No. 3: Increase in BIPA Consumer Class Actions
There was an increase in Biometric Information Privacy Act (BIPA) consumer class actions despite continued uncertainty regarding damages—i.e., whether a claim accrues (a) when data regulated in the statute is collected in the first instance or (b) each time a defendant commits recurring violations of the statute. The first BIPA trial in October 2022 took the latter interpretation, resulting in a historic $228 million judgment.
No. 4: Increase in Cryptocurrency Class Actions
Class-action lawsuits related to cryptocurrency assets soared, especially in New York and California, as cryptocurrencies crashed in value. While most are securities-related class actions, there are many consumer-based lawsuits that include claims based on consumer protection statutes.
No. 5: Increase in FCRA Class Actions
There was a continued increase in Fair Credit Reporting Act (FCRA) class actions, likely due to jurisdictional divides in laws and increased consumer ability to monitor their credit reports.
No. 6: Decrease in FDCPA Class Actions
There was a steady reduction in the filing of Fair Debt Collection Practices Act (FDCPA) class actions, likely due to a series of unfavorable rulings for plaintiffs. See, e.g., Perez v. McCreary, Veselka, Bragg & Allen, P.C., 45 F.4th 816 (5th Cir. Aug. 15, 2022) (holding that a statutory violation of the FDCPA alone is insufficient to confer Article III standing).
No. 7: Successes in Damages Challenges
There were significant successes by defendants in challenging statutory damages in false advertising cases involving low-cost consumer products. See, e.g., Montera v. Premier Nutrition Corp., 2022 WL 3348573 (N.D. Cal. Aug. 12, 2022) (holding that aggregate statutory damages may present due process concerns and that courts do have discretion to reduce an aggregate award of statutory damages).
No. 8: Creativity in Alleging Harm to Obtain Standing
Plaintiffs in consumer data breach class actions are becoming more creative in alleging harm to obtain standing when they have not experienced direct economic injuries. See, e.g., McMorris v. Carlos Lopez & Assocs., LLC, 995 F.3d 295 (2d Cir. 2021).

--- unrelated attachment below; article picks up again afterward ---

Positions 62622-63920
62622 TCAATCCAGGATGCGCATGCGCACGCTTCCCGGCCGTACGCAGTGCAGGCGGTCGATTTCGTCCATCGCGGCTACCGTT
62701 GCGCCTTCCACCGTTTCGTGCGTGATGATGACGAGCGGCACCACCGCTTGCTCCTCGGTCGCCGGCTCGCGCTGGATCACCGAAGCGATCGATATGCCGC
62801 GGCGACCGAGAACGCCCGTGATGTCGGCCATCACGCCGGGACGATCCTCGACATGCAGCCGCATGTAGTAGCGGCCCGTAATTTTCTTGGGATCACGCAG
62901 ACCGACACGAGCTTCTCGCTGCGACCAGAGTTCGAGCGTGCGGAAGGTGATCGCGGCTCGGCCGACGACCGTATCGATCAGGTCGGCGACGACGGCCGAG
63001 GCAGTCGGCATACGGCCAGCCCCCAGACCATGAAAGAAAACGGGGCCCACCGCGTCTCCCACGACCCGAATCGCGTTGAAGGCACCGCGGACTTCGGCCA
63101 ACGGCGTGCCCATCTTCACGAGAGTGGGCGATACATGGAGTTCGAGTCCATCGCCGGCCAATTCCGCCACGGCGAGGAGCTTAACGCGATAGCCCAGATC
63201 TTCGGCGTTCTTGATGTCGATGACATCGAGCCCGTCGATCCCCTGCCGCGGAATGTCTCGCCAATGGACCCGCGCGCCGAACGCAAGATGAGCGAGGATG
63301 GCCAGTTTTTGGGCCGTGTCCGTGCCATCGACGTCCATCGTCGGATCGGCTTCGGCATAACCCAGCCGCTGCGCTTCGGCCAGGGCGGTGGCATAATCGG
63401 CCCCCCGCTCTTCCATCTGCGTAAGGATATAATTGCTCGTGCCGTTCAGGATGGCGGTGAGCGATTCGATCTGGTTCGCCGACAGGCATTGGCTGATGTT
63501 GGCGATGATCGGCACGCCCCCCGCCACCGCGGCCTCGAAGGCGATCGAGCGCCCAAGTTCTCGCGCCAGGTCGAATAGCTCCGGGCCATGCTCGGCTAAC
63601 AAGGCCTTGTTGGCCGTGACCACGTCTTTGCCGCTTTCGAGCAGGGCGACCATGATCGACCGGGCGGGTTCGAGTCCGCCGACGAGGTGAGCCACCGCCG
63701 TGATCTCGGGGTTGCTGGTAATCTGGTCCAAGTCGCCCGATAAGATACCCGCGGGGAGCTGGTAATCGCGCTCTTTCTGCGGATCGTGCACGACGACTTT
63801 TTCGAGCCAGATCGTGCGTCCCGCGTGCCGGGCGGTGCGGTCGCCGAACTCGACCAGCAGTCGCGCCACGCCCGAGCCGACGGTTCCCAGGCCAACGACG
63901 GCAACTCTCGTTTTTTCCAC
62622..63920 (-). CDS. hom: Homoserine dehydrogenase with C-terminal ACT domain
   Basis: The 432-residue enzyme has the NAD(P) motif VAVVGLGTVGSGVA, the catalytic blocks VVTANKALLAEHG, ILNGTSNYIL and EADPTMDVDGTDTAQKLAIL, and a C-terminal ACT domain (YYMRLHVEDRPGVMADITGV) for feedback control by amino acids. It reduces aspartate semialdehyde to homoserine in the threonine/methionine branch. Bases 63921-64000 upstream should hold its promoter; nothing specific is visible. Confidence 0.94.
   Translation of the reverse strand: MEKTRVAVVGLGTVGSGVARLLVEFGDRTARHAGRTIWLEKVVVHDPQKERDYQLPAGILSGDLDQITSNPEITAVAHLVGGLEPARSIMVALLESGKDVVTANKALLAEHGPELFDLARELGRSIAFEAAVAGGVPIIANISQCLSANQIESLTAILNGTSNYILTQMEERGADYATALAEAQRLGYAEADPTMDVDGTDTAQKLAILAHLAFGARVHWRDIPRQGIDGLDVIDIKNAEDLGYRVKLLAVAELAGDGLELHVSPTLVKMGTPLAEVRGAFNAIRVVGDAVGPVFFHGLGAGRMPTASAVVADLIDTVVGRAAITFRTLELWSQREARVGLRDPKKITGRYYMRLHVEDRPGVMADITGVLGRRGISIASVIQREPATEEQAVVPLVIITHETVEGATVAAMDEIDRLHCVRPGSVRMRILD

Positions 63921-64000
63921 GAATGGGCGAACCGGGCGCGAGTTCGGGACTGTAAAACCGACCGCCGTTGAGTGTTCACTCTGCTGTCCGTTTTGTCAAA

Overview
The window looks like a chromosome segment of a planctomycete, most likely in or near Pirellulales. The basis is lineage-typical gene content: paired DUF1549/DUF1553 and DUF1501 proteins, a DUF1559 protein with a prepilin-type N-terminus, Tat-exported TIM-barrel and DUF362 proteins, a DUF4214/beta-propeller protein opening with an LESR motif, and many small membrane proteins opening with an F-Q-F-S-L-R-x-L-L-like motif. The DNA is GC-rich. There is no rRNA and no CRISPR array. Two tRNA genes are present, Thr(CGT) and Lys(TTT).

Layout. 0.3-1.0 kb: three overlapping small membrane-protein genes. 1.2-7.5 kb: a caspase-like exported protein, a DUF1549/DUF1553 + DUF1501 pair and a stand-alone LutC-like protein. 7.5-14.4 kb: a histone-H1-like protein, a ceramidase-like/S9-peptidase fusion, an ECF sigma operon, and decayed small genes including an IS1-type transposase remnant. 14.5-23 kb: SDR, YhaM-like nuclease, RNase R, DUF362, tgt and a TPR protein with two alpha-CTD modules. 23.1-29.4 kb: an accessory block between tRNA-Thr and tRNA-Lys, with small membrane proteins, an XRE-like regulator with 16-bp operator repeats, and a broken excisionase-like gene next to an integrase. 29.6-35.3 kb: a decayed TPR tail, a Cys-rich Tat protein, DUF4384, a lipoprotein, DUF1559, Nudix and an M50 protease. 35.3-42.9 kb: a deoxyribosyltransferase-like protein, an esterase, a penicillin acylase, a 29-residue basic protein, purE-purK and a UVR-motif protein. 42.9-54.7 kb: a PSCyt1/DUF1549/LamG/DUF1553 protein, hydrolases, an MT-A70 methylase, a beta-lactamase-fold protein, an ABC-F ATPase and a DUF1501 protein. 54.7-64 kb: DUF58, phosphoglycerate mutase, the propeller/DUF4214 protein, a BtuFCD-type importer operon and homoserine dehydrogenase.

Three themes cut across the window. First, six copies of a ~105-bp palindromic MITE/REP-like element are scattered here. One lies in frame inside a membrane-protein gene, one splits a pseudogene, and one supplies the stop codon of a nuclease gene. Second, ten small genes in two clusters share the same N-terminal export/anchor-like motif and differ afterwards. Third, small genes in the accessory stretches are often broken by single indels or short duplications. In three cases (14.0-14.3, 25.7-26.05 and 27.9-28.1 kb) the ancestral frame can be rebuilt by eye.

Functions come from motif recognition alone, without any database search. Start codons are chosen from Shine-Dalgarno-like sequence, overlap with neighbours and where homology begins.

No. 9: Litigation Invoking De Minimis Rule
There was significant litigation in 2022 regarding whether a defendant could defeat class certification under the “de minimis rule” (i.e., the number of potentially uninjured putative class members defeats Rule 23 predominance). The U.S. Court of Appeals for the Ninth Circuit held that defendants could not. See Olean Wholesale Grocery Coop., Inc. v. Bumble Bee Foods LLC, 31 F.4th 651, 680–82 (9th Cir. 2022).
No. 10: Act Rendering Arbitration Unenforceable for Sexual Assault/Harassment Claims
In March 2022, President Biden signed the Ending Forced Arbitration of Sexual Assault and Sexual Harassment Act of 2021, which renders arbitration provisions unenforceable when a claim “relates to the sexual assault dispute or the sexual harassment dispute.” Although corporate entities should review their arbitration agreements in light of this new law, these arbitration provisions, including waivers of class action litigation, should continue to be enforceable against consumers under the Federal Arbitration Act.
Alexander Vitruk is an associate with BakerHostetler in Seattle, Washington, Kamran B. Ahmadian is an associate with BakerHostetler in Los Angeles, California, and Jonathan Maddalone is an associate with BakerHostetler in Denver, Colorado.